Video Game Law Blog

January 02, 1998

(This is an archived case summary.)

Duke Nukem 3-D (DN 3-D) was shipped with a Build Editor which allowed fans to create their own levels for DN 3-D. Players were encouraged to build their own levels and to share them with other players. These levels were saved as .MAP files which, with references to the art databases of DN 3-D, allowed the recreation of user created levels with the use of any copy of DN 3-D. The DN 3-D licence agreement however, specifically forbade users from selling the levels they created. Micro Star downloaded over 300 levels from sites across the internet and marketed these levels as a CD entitled “Nuke It”. “Nuke It” was packaged in a box containing screen shots of the new levels.

The owner of the rights to Duke Nukem 3-D, FormGen, brought an action alleging Micro Star was infringing the copyright on those rights by selling derivate works. This argument was based on the fact that the MAP files ran only in conjunction with the DN 3-D engine and all of the audio/visuals were extracted from the DN 3-D art databases. FormGen also sought a preliminary injunction to block the use of the screen shots on the “Nuke It” packaging. The district court rejected the claim for copyright infringement ruling that the levels were not derivative works. It did however grant a preliminary injunction barring Micro Star from using the screenshots and dismissing the fair use defence that Micro Star raised.

Both parties appealed this decision. FormGen appealed the ruling that MAP files were not derivative works. Micro Star argued that the audio/visuals were not incorporated into a “concrete” form and therefore could not be derivative works. The court sided with FormGen and dismissed Micro Star's arguments. The MAP files were incorporated into a concrete form when they were burned on to the “Nuke It” CD.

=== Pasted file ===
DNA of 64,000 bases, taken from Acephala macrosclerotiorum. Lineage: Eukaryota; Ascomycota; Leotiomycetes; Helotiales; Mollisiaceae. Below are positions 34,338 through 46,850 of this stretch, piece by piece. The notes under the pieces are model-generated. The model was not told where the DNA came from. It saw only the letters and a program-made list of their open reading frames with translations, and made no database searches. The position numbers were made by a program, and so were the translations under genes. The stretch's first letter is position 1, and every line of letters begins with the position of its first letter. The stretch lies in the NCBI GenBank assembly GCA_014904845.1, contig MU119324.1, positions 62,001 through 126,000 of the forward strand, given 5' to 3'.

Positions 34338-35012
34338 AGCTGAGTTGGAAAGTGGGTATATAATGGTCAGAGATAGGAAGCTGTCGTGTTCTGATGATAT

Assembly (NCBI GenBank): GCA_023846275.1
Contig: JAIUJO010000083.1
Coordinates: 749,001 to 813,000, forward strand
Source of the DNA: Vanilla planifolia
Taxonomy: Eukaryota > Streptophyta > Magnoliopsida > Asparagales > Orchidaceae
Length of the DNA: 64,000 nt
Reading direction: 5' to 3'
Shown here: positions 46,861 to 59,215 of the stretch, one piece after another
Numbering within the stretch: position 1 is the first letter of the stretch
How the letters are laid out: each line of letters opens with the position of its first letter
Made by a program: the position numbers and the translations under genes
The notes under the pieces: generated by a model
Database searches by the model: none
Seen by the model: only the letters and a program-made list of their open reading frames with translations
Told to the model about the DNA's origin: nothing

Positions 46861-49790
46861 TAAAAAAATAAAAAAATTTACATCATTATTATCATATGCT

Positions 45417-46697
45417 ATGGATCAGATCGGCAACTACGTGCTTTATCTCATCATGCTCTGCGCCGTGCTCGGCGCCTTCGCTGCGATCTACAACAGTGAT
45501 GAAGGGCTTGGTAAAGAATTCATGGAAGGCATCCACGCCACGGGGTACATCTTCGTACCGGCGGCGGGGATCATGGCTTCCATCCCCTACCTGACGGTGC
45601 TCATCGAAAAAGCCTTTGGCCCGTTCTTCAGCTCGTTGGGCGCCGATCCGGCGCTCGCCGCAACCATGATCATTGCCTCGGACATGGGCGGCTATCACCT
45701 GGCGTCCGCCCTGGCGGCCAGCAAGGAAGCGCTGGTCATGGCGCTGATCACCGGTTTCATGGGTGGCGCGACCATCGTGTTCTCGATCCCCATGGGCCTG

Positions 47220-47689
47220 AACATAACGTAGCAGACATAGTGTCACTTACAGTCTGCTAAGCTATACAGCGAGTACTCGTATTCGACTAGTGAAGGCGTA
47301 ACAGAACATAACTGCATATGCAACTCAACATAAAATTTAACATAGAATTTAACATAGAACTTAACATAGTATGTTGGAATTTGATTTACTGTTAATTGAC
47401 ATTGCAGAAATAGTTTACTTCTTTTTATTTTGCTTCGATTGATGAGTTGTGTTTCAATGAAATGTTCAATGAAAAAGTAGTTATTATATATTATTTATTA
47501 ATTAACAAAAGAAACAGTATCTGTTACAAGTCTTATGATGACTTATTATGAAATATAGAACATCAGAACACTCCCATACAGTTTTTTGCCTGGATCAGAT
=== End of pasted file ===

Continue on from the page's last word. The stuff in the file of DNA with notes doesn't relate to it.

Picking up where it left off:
The court also held that the files were obviously similar to DN 3-D since they were entirely generated by the DN 3-D engine and databases. Given its “concrete form” and similarity, the MAP files were held to be derivative works. Having found that the MAP files were derivative works, the court granted an injunction barring the production and distribution of “Nuke It”. Of the four factors considered, the determining factor appears to have been the fact that “Nuke It” impacted the potential market for DN 3-D sequels thereby reducing FormGen's ability to capitalize on derivate works of its own.

The court also upheld the district courts finding that use of screen shots from DN 3-D to market a product that competes directly with DN 3-D was not acceptable as a “fair use” of copyrighted material.

Micro Star v. FormGen, Inc.
1998, US Ct. of Appeals, 9th Cir.
154 F. 3d 1107
Keywords: copyright – derivative works – Duke Nukem 3-D – player-created content
Summary by: Adam Nott